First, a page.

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See How Much More Your UES Council Members Make After the Pay Raise

By Shaye Weaver | February 17, 2016 4:04pm

UPPER EAST SIDE — City Council members Dan Garodnick and Ben Kallos will likely make more than the people they serve this year, thanks to a council-wide 32 percent pay raise.

Both councilmen voted in favor of the pay raise that was approved on Feb. 5, making their annual salary $148,000, effective immediately. 

For both officials, the increased earnings means they'll be making more than the median household income of their districts.

Kallos, who represents District 5 — covering East 54th Street to 100th Street, from the East River to Second Avenue, parts of Lexington Avenue, El Barrio along Park Avenue and Roosevelt Island — will make 1.52 times what his constituents make.

The district's median household income is $97,738.

Garodnick, who represents District 4 — spanning from Stuyvesant Town up to the west of Second Avenue and west of Lexington Avenue above East 79th Street — will make 1.34 times what his constituents make.

His district's median household income is $110,826.

The gap in earnings is wider in some other districts. Council Speaker Melissa Mark-Viverito, who will make $164,500 this year will make 7.36 times the median income of $22,359 in her district, which includes parts of East Harlem and the South Bronx.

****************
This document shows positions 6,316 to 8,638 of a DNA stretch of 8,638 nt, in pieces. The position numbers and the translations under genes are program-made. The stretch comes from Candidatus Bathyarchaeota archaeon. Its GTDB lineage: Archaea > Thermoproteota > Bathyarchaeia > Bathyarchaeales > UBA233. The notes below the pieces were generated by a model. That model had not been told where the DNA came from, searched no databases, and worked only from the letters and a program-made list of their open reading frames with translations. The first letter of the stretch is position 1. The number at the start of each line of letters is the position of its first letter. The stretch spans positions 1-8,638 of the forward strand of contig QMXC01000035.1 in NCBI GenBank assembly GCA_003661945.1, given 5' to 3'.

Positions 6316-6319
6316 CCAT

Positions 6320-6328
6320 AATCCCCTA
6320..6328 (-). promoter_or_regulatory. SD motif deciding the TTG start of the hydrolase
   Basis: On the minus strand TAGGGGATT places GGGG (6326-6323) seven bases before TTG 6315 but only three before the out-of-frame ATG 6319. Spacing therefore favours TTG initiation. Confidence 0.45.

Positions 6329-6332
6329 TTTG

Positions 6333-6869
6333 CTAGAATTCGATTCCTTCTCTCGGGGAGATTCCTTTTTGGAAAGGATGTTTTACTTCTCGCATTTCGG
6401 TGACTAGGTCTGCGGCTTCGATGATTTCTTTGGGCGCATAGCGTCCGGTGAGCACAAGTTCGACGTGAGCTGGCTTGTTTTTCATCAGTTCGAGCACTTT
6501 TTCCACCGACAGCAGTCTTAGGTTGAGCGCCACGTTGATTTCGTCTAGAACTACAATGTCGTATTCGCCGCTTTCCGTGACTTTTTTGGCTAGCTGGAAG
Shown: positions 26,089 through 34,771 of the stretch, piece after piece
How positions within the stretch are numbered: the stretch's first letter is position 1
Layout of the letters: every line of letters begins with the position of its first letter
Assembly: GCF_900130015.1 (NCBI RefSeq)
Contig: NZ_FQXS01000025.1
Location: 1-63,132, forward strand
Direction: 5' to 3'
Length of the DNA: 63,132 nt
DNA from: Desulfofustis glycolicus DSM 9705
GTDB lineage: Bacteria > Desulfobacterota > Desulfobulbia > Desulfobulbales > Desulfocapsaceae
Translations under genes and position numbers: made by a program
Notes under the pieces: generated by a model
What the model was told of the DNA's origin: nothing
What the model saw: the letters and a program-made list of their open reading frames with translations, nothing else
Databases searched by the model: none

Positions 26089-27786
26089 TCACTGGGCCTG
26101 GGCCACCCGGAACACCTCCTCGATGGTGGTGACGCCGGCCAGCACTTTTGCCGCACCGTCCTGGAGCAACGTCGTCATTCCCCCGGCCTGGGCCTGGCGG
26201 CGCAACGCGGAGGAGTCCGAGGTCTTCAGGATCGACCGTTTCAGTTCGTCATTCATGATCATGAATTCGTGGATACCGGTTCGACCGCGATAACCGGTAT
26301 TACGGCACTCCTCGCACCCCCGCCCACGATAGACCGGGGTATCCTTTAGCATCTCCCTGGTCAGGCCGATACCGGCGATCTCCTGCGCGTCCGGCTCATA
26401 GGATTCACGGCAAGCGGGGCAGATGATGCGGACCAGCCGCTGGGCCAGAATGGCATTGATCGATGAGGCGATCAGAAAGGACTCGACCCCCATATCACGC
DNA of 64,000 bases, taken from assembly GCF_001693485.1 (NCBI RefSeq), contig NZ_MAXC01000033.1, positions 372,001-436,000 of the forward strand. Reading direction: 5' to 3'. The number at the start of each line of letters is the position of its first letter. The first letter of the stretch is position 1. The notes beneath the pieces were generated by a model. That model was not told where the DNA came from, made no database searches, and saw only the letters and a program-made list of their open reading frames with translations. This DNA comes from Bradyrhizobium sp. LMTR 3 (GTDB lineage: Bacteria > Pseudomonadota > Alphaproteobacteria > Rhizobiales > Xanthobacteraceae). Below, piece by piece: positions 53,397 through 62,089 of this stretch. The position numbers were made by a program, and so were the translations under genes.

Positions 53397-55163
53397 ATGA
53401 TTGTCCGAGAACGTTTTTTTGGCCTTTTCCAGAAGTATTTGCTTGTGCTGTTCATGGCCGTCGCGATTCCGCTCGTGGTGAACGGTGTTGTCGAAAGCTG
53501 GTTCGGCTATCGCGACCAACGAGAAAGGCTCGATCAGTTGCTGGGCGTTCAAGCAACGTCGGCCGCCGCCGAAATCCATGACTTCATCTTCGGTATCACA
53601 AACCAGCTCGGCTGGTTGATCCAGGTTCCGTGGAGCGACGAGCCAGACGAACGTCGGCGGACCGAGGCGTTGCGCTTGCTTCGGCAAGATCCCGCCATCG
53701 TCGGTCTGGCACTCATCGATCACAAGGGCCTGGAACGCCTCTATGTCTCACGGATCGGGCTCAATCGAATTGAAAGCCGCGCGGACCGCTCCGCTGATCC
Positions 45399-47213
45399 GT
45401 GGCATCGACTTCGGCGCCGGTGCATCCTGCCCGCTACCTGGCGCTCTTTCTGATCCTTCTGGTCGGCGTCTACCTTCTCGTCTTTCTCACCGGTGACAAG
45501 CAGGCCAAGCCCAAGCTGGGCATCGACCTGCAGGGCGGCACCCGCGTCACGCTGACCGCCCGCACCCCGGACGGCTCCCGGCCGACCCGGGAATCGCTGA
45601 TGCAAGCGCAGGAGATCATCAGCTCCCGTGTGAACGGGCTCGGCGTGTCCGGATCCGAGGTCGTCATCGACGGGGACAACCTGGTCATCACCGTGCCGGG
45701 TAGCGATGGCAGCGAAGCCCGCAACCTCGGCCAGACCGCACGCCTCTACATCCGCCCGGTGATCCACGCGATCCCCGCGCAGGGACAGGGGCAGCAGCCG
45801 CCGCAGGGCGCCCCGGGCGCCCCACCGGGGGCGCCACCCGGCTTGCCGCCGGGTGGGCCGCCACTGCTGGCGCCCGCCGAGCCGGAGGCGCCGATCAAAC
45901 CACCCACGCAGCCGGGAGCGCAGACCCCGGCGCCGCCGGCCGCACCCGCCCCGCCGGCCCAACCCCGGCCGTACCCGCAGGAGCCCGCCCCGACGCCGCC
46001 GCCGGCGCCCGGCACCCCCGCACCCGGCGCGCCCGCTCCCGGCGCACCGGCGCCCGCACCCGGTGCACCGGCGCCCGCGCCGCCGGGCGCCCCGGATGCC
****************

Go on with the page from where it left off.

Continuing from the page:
Whoever takes over the now-vacant council seat in The Bronx's 17th District, will make 8.19 times more than the average constituent's $18,140 income.

Council members defended their raises, saying it's necessary considering they now work full time and won't be allowed to hold side jobs due to a ban beginning in 2018. They also noted that they regularly use their own money to help their constituents, a claim that's been debated in some districts.

"The only way to get my 50 colleagues to agree to give up outside income would be if the city was willing to compensate them," Kallos said. "This is an investment in a full-time legislature without the corrupting influence of outside income."

Even with the raise, Kallos said his market-rate apartment in the district would take up one-third of his income.

Garodnick did not immediately return a request for comment.

DNAinfo New York compiled a citywide map comparing each elected official's salary after the pay raise to the median income of the constituents they work for: